Half Moon Bay officials approve new art policy | Local News

Half Moon Bay has approved its first public art policy to guide how the city will manage funding, submission, evaluation and removal of public art, as the city looks at maintaining and removing several art pieces.

The City Council unanimously approved a resolution of the policy at its Dec. 7 meeting following community outreach. Issues of funding, commission, submission, evaluation, installation, approval, maintenance and removal of art are specified in the plan. The new policy will clarify what artwork is placed on public property and provide guidance for financial help for the maintenance and acquisition of artwork. The city previously had no public art policy, which led to art being put up and selected haphazardly over the years, with no plan or process for maintenance or changes.

The city has made several policy improvements to its art policy in the past year. In April, the city adopted a Public Art Deaccessioning Policy to address removing or relocating art. The city in August temporarily removed the Half Moon Gateway Sculpture at the south end of Main Street and Highway One in Half Moon Bay, with plans to use the new policy to direct the future placement of the art piece. Construction on the Highway 1 area near the statue would limit visibility approaching Half Moon Bay and cause area redevelopment, necessitating its removal.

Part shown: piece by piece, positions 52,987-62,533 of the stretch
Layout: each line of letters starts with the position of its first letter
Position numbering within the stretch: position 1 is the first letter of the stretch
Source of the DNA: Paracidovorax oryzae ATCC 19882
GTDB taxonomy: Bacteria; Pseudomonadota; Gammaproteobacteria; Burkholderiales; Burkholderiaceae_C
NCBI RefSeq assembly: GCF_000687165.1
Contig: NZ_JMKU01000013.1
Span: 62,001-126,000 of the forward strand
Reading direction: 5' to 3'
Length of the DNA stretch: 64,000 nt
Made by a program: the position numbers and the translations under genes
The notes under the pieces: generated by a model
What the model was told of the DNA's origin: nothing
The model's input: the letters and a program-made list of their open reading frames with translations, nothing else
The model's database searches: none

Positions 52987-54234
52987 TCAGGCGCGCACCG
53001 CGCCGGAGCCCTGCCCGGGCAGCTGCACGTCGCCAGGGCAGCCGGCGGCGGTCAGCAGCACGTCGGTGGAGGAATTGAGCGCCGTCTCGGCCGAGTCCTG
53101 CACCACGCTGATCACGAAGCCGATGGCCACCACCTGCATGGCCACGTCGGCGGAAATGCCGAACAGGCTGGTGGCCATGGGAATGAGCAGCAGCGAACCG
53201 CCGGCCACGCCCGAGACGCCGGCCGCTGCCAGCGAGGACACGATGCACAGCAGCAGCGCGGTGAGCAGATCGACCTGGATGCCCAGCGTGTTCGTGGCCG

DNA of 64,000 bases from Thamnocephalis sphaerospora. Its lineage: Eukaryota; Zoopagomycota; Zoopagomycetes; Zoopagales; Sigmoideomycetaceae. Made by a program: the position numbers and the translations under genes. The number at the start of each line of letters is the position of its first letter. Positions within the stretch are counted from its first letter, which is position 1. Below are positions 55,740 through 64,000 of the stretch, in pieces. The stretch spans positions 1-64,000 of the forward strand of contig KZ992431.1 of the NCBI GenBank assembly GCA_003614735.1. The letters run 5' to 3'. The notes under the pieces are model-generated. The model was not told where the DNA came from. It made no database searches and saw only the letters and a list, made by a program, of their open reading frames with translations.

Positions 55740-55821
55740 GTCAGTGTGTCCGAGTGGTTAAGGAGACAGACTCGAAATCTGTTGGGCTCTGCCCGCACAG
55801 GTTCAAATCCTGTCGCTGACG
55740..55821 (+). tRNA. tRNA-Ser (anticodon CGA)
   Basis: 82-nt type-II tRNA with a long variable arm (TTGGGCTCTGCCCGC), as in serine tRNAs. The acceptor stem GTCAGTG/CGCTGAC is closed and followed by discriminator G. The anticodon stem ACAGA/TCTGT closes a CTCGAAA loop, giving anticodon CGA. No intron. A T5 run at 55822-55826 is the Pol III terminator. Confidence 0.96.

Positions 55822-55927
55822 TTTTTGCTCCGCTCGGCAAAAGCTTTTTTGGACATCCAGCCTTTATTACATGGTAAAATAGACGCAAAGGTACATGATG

The new policy will also help address the potential removal of art pieces and statues in Carter Park and Kitty Fernandez Park.

The Half Moon Bay Parks and Recreation Commission will run the Public Art Program in the city and make art recommendations to the council. Additional committees may provide oversight if needed. Artists will go through a rigorous process for application submission and include references, letters of interest, presentations of work and reviews from various government bodies. Site section policy will be based on location, theme, relevance to the community, and compatibility. The art installation is the artist’s or sponsor organization’s responsibility, while routine maintenance will be the city’s job. The city is establishing a fund for public art projects. A public art fund will hold contributions made by the City Council, gifts, grants, donations and art revenue. The funding will be used for materials, artist fees, art installation and various related needs. The city will also begin keeping records of public art.

The Black Lives Matter mural displayed on the Half Moon Bay City Hall building would fall into the category of public art. However, it would be subject to different rules because of the City Council resolution that governs the piece of art, Assistant City Manager Matthew Chidester said. The City Council in August 2020 unanimously approved the 7-foot-by-10-foot mural on the side of the building facing the parking lot after community members proposed the art. The mural is considered temporary, with no timeline for how long it will be up.

“This policy wouldn’t necessarily apply to that specific piece of artwork,” Chidester said.